Doggy Daycare or a One-on-One Petsitter when I'm gone? I travel about 4 times a year for work and things, usually a week at a time. The first time I have to leave Gypsy will be in Aug when she's about 4 months. My husband can care for her at night, but he works 10 hour shifts, so, during the day she either has to go to Doggy Daycare or I'll have a petsitter come in. The doggy daycare has a great reputation and I can find someone I trust to hire in for her. Any ideas on what is better for a dog that young and still in training? She's pretty social with people who come over, and we haven't worked too much on other dogs yet until this weekend when she's safe on her vaccines. I had no idea it would be so hard to leave her--I'm already worried about it (Yes, I probably have more separation anxiety than the dog and I'm working very hard not to transfer it to her--lol). I just don't want to set her back bigtime on her housetraining and having her feel safe "on her own."

The toybox is a great idea--it's saving our home and everything in it :) Gypsy is a bigtime chewer, and she's learning quickly that she has to use the things in her toybox. She found it before I even showed it to her.

Thanks in advance for some suggestions and answers to my questions. Our puppy is very hard work, but a great joy--these first several months take a lot of moral support, I think :) I keep thinking I just want her to grow up to be secure, healthy, social, and happy. Man, I don't have any kids yet, so if this is a preview to that being much harder, I am in trouble! :eek:
 

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It sounds like you're off to a really good start!

I just wanted to share with you one thing i've done with all of my dogs to make their kennel a happy, safe place. We play a game called "go get in your cage". I give the command, "go get in your cage!" and the dogs run like crazy to their cage. Then, they wait there patiently (or impatiently as the case may be) for me to bring them a treat (you could just use a piece of dog food since she has a sensitive stomach). I'm not sure why they think it's so fun, but i think my own attitude has a lot to do with it. I pretend like it's the funnest game in the world, and they buy into that.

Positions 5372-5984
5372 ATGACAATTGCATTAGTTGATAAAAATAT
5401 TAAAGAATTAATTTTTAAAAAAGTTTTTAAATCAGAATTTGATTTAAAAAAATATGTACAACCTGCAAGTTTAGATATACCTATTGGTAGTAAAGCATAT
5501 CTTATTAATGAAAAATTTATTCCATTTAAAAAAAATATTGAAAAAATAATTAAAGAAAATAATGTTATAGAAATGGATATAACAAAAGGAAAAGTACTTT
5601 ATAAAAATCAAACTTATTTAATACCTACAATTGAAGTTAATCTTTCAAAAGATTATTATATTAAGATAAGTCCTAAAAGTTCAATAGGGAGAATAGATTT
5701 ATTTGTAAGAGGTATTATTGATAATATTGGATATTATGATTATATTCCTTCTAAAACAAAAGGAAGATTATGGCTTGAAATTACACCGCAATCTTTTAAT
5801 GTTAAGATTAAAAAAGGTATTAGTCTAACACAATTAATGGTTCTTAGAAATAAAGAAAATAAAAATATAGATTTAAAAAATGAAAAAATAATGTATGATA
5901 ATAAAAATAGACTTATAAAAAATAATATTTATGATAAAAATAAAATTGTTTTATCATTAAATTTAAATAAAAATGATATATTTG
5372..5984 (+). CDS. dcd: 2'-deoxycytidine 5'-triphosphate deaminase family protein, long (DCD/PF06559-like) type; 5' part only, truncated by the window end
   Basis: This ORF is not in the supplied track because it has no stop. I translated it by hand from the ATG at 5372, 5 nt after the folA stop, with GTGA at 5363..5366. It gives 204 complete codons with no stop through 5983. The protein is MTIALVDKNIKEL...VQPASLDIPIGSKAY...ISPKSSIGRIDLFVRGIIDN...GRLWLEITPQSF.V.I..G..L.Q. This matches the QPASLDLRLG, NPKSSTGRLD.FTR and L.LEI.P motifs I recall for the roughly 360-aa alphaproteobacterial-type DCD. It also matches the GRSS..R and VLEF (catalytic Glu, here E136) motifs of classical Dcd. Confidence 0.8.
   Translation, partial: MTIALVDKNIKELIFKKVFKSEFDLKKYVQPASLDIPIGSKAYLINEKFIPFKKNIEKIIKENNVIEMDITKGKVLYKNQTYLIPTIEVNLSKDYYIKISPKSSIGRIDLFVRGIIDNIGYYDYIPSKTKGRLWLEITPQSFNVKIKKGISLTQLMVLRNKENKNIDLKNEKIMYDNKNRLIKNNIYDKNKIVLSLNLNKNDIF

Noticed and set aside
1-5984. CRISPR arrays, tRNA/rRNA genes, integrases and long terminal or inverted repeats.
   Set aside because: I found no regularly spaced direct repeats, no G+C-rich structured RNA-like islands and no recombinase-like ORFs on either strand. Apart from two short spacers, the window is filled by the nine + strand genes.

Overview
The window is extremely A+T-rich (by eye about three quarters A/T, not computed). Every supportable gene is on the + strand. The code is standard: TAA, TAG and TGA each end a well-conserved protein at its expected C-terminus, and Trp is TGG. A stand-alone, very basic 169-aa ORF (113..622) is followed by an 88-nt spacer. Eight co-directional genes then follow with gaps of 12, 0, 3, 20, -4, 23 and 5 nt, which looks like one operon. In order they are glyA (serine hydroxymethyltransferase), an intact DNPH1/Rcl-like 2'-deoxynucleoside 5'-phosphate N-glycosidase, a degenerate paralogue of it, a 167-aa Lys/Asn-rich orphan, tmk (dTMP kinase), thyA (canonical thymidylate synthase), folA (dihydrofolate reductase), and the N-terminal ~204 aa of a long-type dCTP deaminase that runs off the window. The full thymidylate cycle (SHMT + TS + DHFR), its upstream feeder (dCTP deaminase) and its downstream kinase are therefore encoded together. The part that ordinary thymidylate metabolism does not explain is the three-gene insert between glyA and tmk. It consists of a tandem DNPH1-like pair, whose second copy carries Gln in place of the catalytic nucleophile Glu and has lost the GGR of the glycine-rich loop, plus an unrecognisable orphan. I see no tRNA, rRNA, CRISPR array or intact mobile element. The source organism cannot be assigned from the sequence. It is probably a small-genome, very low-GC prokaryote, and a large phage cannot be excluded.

I also use their kennel as a "time out" when they've been naughty. I think this helps establish the kennel as a safe zone. If they know they're in trouble with me, they spend some time in their kennel and when they come out, they aren't in trouble any more. I'm sure other people could find arguments against this technique, but it has worked for me and my dogs.

Also, whenever my chihuahua rides in the car with me, he is in his kennel. Since he likes going places, this is another positive association with his kennel, and has really helped when i've had to take him on long plane rides.

One other thing. I bet the timing of the bathroom breaks will get better as she matures. The more successes she has with going outside, the better potty trained she is going to be, so i applaud you for getting up in the night and taking her out as often as you do. An accident in the kennel is not good, but accidents do happen.
 

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Welcome to our forum!